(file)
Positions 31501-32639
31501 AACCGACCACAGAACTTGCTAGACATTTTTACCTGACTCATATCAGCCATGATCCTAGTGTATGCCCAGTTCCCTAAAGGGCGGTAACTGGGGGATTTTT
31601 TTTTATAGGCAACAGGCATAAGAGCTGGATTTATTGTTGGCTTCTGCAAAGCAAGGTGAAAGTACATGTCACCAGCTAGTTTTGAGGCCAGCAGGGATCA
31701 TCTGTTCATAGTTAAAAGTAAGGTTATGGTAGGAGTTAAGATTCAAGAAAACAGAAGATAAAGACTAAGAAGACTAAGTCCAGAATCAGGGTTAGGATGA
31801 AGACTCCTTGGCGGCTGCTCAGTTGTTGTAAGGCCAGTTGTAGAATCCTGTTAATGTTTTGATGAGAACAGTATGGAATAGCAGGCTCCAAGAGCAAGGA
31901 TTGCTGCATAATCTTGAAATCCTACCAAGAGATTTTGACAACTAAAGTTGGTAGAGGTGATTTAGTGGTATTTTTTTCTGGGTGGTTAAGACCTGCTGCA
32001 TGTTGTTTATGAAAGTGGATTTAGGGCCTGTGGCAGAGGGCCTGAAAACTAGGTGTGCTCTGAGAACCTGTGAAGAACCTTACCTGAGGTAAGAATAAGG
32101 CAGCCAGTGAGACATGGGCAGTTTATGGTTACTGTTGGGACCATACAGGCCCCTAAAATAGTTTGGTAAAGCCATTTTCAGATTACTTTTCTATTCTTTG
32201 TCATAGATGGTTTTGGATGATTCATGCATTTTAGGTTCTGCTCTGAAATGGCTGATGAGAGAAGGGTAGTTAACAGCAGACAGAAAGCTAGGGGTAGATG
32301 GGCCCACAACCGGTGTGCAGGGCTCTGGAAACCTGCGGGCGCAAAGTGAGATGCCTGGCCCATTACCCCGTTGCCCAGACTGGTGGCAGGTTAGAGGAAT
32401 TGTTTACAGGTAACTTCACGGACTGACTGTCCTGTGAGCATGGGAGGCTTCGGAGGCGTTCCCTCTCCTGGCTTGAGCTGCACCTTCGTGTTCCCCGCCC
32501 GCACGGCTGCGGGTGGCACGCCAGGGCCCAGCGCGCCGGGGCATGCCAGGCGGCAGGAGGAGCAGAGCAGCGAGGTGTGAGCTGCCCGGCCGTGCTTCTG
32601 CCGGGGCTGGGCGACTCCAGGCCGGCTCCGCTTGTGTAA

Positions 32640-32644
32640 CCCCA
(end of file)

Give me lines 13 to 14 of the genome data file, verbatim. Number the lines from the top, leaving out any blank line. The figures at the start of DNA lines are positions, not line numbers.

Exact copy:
32601 CCGGGGCTGGGCGACTCCAGGCCGGCTCCGCTTGTGTAA

Positions 32640-32644